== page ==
Nothing pricks sensitivities quite like a bit of criticism from abroad, especially from an Australian.
One of Maxwell’s strongest points was noting the risk and reward imbalance when cricket is played at Eden Park. Seeing thin edges go for six will never look good. Overall, Friday night’s T20 was more than a little embarrassing.
The disturbing reaction in that article were from Eden Park Trust chief executive Nick Sautner. He “hit back” saying the venue’s “intimate setting and fan friendly boundaries make for one of the best cricket atmospheres in the world”.
Ridiculous hyperbole aside, the notion that they are fan friendly boundaries are just absurd.
“There wouldn’t be a player or spectator who attended Friday’s T20 fixture that left the Eden Park disappointed by the atmosphere, with 488 runs scored and 13 new world records set,” he said.
Number of world records set (noting the rich 12 year history of the format) is an interesting way of measuring the quality of an event. If the game had been held at your local school’s top field there would probably have been even more records set.
“Eden Park’s design guarantees an unmatched live cricket experience for fans at the ground or for those watching at home.”
Unmatched is not always a positive adjective.
“The best way to respond to Jim Maxwell’s comments is to ask Mitch Grimstone, who bagged an impressive one-handed catch and $50,000, along with his mates and the other 33,000 attendees, what they think of the size of the boundaries?! “
This, of course, is completely irrelevant and a real barrel scrape.
Sautner does have a colourful past, and you really have to wonder at this Monty Python’s black night attitude to what is obviously an issue.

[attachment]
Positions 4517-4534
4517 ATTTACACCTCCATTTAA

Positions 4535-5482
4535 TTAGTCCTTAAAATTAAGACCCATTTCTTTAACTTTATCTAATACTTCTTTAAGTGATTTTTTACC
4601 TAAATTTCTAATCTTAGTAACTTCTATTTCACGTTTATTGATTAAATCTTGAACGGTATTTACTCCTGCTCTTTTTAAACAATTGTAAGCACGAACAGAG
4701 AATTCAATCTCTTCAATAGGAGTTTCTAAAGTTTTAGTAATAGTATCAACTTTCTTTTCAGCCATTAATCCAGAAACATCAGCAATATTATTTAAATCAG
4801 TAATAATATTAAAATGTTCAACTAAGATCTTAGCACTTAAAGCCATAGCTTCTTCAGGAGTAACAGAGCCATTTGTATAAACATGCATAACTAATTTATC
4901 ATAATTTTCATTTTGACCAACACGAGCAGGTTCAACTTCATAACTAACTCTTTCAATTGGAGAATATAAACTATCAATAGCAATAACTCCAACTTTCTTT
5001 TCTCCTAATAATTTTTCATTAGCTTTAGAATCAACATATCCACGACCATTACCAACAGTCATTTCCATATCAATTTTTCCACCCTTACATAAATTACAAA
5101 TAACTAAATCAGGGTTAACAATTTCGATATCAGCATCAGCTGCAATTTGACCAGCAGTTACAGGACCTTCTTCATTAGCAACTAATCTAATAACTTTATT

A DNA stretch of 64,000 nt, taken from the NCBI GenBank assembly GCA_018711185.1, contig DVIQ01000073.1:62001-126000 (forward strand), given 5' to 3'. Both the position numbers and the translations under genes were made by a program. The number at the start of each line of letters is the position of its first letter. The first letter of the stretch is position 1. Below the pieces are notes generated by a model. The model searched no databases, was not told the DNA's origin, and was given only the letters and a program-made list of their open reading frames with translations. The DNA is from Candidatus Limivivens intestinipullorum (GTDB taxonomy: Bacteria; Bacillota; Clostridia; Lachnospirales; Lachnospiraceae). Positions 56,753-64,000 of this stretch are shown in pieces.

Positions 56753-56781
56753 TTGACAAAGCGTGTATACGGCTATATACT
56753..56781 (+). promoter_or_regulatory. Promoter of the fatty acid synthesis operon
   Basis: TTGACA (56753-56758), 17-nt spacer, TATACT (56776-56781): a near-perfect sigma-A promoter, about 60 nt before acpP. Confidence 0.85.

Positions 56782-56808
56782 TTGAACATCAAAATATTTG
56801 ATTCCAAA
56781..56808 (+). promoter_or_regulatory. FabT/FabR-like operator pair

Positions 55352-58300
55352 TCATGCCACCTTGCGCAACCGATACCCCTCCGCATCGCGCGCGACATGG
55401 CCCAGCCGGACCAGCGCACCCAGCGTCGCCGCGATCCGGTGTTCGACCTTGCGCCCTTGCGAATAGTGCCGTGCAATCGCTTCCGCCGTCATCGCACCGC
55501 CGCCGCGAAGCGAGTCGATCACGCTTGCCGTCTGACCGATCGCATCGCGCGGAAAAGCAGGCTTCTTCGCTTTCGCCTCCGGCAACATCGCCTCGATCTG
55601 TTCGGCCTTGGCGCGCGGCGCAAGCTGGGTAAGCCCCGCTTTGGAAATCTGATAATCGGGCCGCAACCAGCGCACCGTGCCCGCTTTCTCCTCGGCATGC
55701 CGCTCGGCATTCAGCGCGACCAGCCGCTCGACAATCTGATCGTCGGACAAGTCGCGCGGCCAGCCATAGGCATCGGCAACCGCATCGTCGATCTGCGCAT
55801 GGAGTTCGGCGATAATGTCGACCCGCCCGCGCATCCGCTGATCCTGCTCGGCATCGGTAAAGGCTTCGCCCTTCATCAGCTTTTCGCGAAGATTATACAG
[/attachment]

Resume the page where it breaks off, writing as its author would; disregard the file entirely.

While there is no dispute the atmosphere was good, that has little to do with the park itself. A proper cricket ground in New Zealand’s biggest city with a capacity of 30,000 or so would also provide that.
And the two word counter to the argument Eden Park has too much tradition to be dispensed with is Athletic Park.
The two obvious candidates would be Western Springs and Colin Maiden Park. The current preference appears to be for the former but both have potential for an upgrade that would result in a vastly superior final product.
Next month Eden Park will host the novelty day-night test against England. It will attract decent crowds due to that novelty factor as such a venture would at either of the proposed upgrade options above.
But the key statistic here is that it will be just the third test at this venue in 12 years. Going from that statistic alone it looks as if New Zealand Cricket has the same opinion of the place as Maxwell. It has become beyond a joke. It also totally misses out on ODIs this season.
It is an extraordinary state of affairs where a country’s largest city sits on the periphery of an international sport.
Don’t blame the messenger, and do something.